The sun had moved another sixth of the way through the blue sky by time I arrived at the valve house. It was a shabby half-preserved artifact. The roof had caved and the wood siding was dryer than bone, but there was a small boulder on the southeast corner, which made a fine resting spot.
I settled down and caught my breath, determined not to leave until I had concocted a master plan for my life. I pulled out every trick in my arsenal, meditation, journaling, even staring straight out into nothing for what felt like hours. None of it worked.
I grew restless and distracted by the sound of rushing water thirty or forty yards behind the little shack. Leaning my bag against the old barn wood, I set out through the crumpled leaves towards the sound. Just over a fallen tree I discovered a four-foot dropoff that led to a small creek with stones popping up through the middle like petrified lily pads. Even though it was created by a damn built for the L&N Railroad a century ago, something about the creek had the essence of the immortal wisdom of nature. It wasn’t enough just to look at it. I needed to immerse myself in the creek and taste the clear water for myself.
I braced myself with a tree that overhung the small gulch and hopped down into the creek bed. The rocks were uneasy but after stepping across a few of them I found my balance. I forged up the creek without abandon, not knowing what I was heading towards but knowing I needed to press on upriver.
Up ahead the creek grew wider and I found myself with two feet on a large rock in the middle of the stream, two or three yards from the shoreline. I looked each way and spotted a few small stones sticking up slightly above the water to the right and decided that they were my best course. I leapt towards the first stone but it gave way under the weight of me, exposing my mesh running shoes to the cool water of the creek, which soaked all the way through my socks as I made the final jump to the rocks at the creek’s edge.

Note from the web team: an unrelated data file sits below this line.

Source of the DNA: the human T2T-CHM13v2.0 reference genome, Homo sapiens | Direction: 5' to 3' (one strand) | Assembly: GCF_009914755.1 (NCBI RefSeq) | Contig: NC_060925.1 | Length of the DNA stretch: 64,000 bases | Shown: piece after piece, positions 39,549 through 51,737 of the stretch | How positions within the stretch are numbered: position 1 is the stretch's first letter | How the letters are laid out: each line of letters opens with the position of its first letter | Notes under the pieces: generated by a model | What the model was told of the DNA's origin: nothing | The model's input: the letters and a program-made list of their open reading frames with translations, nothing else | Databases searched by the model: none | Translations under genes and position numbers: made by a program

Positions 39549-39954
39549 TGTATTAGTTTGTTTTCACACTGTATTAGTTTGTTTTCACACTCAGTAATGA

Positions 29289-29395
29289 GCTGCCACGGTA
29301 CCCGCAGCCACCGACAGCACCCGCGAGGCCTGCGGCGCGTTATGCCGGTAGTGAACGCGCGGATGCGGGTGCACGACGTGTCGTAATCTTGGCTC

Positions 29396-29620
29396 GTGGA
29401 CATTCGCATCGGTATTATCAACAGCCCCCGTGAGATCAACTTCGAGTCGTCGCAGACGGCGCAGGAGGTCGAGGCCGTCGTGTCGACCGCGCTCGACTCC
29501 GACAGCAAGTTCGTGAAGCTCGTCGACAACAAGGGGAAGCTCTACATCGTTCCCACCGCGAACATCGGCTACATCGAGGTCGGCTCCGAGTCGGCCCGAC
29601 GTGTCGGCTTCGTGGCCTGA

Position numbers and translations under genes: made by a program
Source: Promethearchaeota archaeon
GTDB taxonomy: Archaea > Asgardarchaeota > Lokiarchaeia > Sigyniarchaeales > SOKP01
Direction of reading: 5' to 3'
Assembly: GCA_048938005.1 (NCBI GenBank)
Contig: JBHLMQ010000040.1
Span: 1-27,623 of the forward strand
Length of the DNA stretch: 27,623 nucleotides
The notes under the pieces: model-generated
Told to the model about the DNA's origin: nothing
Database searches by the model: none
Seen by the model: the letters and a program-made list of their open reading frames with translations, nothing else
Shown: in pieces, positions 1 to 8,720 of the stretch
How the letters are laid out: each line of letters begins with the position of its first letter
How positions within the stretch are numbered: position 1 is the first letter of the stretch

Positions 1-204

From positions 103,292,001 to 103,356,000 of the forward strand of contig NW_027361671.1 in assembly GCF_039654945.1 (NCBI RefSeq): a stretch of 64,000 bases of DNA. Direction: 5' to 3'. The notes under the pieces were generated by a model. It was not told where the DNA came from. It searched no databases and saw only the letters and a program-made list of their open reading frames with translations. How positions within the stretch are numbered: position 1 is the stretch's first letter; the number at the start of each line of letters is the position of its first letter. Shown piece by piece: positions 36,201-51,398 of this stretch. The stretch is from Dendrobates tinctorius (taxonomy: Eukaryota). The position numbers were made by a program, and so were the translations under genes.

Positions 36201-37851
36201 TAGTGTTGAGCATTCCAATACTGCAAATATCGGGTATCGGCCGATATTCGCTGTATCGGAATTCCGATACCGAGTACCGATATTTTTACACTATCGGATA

I was seething. I shouldn’t have risked my weight on those small stones. I should have known what would happen.
But, somewhere along the line of the moss-covered rock bed, it dawned on me. Sure I had to deal with wet socks for the duration of the hike, but once my feet were already wet, I had nothing to fear. I could hop from rock to rock gaily, and if my shoes dipped into the water, who cared? They were already wet and I had nothing to lose.
It came upon me that this was the revelation I had been searching for all along. Fearing uncertainty, I had convinced myself I needed a set plan, a system of X’s and O’s for achieving preset goals. But if I would just wet my feet in uncertainty, jump headlong into the grand abyss of spontaneity, I would share in the same freedom I discovered there in the cool Appalachian creek water. Freedom to take whichever path grew wilder, whichever risky opportunity came my way. That is what I set out for, and, on the banks of that stony, forgotten creek, that is what I found.
Soon, I was rustled out of the creek by an orange-shirted park ranger, only forgiven for my misdeeds upon my solemn swear that I wouldn’t leave the trail again. But I lied.
Maybe I won’t trod off to disrupt the fragile ecosystem of the Tennessee wetlands again, but in those very waters I decided not to stick to life’s common trails any longer. Instead, I’ll forge my own. Wandering and winding though it may be, it will be only mine. And, when I do reach the summit of the ridge, I will have my own story to share, and no one will be able to tell it the same way I will.
may we all get better together.
Photo courtesy of https://roamingcounselor.wordpress.com